Visit Xamarin town

I have been building native mobile apps for a while and I am so happy with it. One of the reason is that it brings the best experience to users.

Recently, in order to develop cross-platform projects running on Android, iOS, and Windows, I started using Xamarin, and it is quite impressive so far.

Take a glance

Firstly, about the platform language, C# is a friendly and easy-to-learn language. Especially, if you are familiar with Java, it will be much easier to start with because of their similarities.

Secondly, Visual Studio does a really good job. It supports both Windows and Mac. Besides, I really like Android Studio and XCode overall, but Visual Studio are designed better as I think because of its speed and especially user experience.

About dependency manager, we have Maven Repository for Android, CocoaPods and Carthage for iOS. For .NET development in common, and Xamarin development especially, Nuget comes into the place and it is integrated directly into Visual Studio. I really love that.

Source code organization in Xamarin is simillar to .NET projects, it is quite flexible as I think.

In Xamarin, there are several frameworks you should pay attention to, and they are divided by platforms. If you use Xamarin to develop Android, it is the best to use Xamarin.Android, for iOS or Mac you should use its corresponding framework. These are usually utilized by C# programmers who wants to use their existing skills to build mobile apps. If you are a native mobile developer, it is not a good option. The thing that attract me to come to Xamarin town is Xamarin.Forms which helps us to build apps running on Android, iOS, and Windows.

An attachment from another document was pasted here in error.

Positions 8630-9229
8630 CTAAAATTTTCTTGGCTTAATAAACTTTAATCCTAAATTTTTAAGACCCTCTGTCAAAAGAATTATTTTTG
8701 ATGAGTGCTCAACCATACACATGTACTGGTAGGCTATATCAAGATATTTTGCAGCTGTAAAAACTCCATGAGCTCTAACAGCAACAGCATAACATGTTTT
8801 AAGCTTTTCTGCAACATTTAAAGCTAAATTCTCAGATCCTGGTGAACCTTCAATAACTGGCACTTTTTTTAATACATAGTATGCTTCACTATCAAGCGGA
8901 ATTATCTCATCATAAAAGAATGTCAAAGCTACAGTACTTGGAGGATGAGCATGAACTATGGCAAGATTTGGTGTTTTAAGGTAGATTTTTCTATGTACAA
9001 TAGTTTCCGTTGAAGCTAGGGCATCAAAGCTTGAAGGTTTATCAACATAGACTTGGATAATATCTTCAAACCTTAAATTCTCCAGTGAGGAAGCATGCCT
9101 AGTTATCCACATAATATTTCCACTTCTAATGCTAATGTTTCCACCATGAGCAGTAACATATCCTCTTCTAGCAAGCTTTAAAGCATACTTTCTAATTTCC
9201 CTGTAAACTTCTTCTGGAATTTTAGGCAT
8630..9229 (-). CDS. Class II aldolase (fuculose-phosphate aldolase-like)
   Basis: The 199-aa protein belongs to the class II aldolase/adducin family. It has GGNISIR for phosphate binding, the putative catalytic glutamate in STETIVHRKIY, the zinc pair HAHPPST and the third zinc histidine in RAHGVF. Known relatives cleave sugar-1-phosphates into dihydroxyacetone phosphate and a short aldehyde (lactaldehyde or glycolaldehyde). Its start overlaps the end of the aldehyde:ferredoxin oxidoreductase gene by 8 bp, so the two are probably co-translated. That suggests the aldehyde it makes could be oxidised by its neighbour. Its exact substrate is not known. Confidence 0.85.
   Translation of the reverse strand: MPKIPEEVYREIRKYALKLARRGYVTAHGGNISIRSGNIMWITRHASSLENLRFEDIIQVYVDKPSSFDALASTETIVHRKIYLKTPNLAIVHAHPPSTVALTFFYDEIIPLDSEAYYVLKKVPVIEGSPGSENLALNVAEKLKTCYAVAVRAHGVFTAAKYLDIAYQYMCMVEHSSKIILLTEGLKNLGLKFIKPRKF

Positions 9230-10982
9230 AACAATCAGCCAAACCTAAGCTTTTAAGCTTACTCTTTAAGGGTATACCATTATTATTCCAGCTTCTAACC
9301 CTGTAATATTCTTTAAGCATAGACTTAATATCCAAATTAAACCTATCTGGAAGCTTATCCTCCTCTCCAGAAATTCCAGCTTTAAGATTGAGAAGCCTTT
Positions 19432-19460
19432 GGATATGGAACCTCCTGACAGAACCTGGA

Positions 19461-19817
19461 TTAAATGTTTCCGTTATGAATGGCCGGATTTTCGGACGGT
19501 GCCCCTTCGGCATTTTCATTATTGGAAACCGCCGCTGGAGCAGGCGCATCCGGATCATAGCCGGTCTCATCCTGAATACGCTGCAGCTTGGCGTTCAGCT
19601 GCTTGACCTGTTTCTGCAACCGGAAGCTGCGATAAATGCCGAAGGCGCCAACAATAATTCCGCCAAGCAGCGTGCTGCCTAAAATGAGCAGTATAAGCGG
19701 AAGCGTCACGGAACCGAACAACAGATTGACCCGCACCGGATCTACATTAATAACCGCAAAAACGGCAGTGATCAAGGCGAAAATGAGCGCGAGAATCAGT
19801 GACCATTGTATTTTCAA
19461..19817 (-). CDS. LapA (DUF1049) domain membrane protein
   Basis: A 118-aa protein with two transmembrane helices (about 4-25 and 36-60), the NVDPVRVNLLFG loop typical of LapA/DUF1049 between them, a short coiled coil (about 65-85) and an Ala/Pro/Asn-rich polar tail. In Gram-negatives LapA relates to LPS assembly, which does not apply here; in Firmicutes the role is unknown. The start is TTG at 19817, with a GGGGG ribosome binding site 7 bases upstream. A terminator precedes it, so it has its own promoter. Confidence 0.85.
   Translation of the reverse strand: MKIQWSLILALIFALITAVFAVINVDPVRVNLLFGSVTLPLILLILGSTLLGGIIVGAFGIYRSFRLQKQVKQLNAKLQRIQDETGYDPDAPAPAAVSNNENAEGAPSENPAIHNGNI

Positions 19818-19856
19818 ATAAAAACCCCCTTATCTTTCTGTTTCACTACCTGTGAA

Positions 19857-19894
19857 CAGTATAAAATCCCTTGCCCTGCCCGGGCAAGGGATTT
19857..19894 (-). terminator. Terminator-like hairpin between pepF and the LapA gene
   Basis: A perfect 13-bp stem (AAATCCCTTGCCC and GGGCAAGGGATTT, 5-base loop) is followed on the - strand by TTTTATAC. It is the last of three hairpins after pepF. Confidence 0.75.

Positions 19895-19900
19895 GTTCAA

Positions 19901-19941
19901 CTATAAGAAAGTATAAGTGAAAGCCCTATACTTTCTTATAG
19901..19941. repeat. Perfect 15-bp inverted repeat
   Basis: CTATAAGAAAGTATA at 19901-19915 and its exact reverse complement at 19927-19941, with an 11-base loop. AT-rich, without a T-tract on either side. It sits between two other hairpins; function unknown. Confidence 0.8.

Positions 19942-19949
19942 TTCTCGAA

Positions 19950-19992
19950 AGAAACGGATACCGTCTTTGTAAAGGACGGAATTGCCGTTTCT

Get started

Microsoft have done a good job that brings Xamarin closer to developers by providing comprehensive documentation, training courses, examples, and community.

In my case, to get familliar with Xamarin, I tried to learn from several resources. Firstly, I read documentation on Xamarin homepage to wrap my head around its base structure, especially how Xamarin organizes codes and resources for each platform (Android, iOS, and Windows).

After that, I checked out several courses from Microsoft. I took courses about Xamarin.Forms UI (XAML and Data Binding), and common ways of data persistence (Preferences and SQLite). If you have a time, you can join in the Xamarin university.

Learning by doing seems to be the most effective way to me, so I followed courses to build both sample apps and my own apps. It is interesting to see them running on multiple OS just by writing codes once. It brought me good experiences.

If you are a native mobile developer for a while, it is really easy to pick up and get familliar with Xamarin because you already have the understanding about mobile app’s concepts and structures.


On the journey of exploring Xamarin town to get used to it, I have just marked important places I visisted as below. I hope that will be useful for you too if you want to start building apps with Xamarin.

General learning resources

Xamarin Forms


Unit testing

Custom view